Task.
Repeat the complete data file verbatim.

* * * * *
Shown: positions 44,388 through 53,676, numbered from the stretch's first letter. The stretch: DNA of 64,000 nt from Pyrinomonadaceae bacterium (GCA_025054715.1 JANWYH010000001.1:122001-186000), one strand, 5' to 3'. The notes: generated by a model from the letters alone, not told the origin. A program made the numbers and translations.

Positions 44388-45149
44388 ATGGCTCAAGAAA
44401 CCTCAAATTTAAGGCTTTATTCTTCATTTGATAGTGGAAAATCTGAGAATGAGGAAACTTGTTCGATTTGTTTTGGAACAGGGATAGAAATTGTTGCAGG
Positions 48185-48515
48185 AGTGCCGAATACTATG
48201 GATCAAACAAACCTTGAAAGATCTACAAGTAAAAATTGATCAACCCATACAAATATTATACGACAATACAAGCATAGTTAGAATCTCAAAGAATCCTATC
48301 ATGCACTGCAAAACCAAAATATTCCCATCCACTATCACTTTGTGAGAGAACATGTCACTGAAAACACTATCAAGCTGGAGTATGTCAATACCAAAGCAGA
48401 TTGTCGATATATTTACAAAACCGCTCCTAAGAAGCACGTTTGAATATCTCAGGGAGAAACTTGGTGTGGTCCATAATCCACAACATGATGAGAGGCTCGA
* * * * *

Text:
Shown: positions 44,388 through 53,676, numbered from the stretch's first letter. The stretch: DNA of 64,000 nt from Pyrinomonadaceae bacterium (GCA_025054715.1 JANWYH010000001.1:122001-186000), one strand, 5' to 3'. The notes: generated by a model from the letters alone, not told the origin. A program made the numbers and translations.

Positions 44388-45149
44388 ATGGCTCAAGAAA
44401 CCTCAAATTTAAGGCTTTATTCTTCATTTGATAGTGGAAAATCTGAGAATGAGGAAACTTGTTCGATTTGTTTTGGAACAGGGATAGAAATTGTTGCAGG
Positions 48185-48515
48185 AGTGCCGAATACTATG
48201 GATCAAACAAACCTTGAAAGATCTACAAGTAAAAATTGATCAACCCATACAAATATTATACGACAATACAAGCATAGTTAGAATCTCAAAGAATCCTATC
48301 ATGCACTGCAAAACCAAAATATTCCCATCCACTATCACTTTGTGAGAGAACATGTCACTGAAAACACTATCAAGCTGGAGTATGTCAATACCAAAGCAGA
48401 TTGTCGATATATTTACAAAACCGCTCCTAAGAAGCACGTTTGAATATCTCAGGGAGAAACTTGGTGTGGTCCATAATCCACAACATGATGAGAGGCTCGA